The reality of our economic situation hit the Kenya Kwanza government days after taking power.
Deputy President Rigathi Gachagua publicly said they had inherited a dilapidated economy and their hands were tied.
To drive the point home, President William Ruto directed the National Treasury to cut back government spending by Sh300 billion in the 2022/2023 fiscal year.
Further, the government withdrew fuel and maize subsidies that the Jubilee government had rolled out to cushion citizens, ostensibly because they were unsustainable. Treasury Cabinet Secretary Njuguna Ndung’u later issued government ministries with a circular stating that the government will initiate austerity measures on provisions for operations and maintenance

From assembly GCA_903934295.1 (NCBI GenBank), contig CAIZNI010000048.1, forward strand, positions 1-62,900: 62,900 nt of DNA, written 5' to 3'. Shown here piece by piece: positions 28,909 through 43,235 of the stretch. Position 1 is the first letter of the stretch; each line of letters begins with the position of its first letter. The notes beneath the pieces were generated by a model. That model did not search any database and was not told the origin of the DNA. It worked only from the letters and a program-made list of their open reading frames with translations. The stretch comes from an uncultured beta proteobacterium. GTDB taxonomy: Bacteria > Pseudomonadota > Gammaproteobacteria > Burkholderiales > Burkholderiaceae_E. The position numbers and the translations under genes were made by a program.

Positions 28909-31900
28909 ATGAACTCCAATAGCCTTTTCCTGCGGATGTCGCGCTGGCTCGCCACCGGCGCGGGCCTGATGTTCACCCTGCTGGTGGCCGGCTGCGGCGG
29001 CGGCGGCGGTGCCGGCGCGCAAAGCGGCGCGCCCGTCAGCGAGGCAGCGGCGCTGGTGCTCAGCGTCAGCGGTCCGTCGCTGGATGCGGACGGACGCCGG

As a consequence of these measures, the cost of living shot up exponentially. In these circumstances, ordinary citizens had to, even grudgingly, admit that the economy is in bad shape.
Yet despite the presidential directive and Treasury CS’s memorandum, there is no evidence that the government is serious about cutting unnecessary expenditures to help revive our flagging economy.
A recent spot check by The Standard revealed that government agencies with multi-billion shilling budgets, including State House, continue to engage in non-essential spending.
Some departments have put out bids for the provision of flowers and hospitality services. At the just-concluded COP27 conference in Egypt, Kenya sent 386 delegates, out of which 293 were government representatives. Granted, we are hard hit by the ravages of climate change as drought threatens both animals and people in arid and semi-arid areas.
Sending such a large delegation flew in the face of any claim to observing austerity measures. Such delegations gobble up a lot of funds through payment of allowances, money that could have bought relief food for drought victims. The government should put action where its words are and do what it preaches.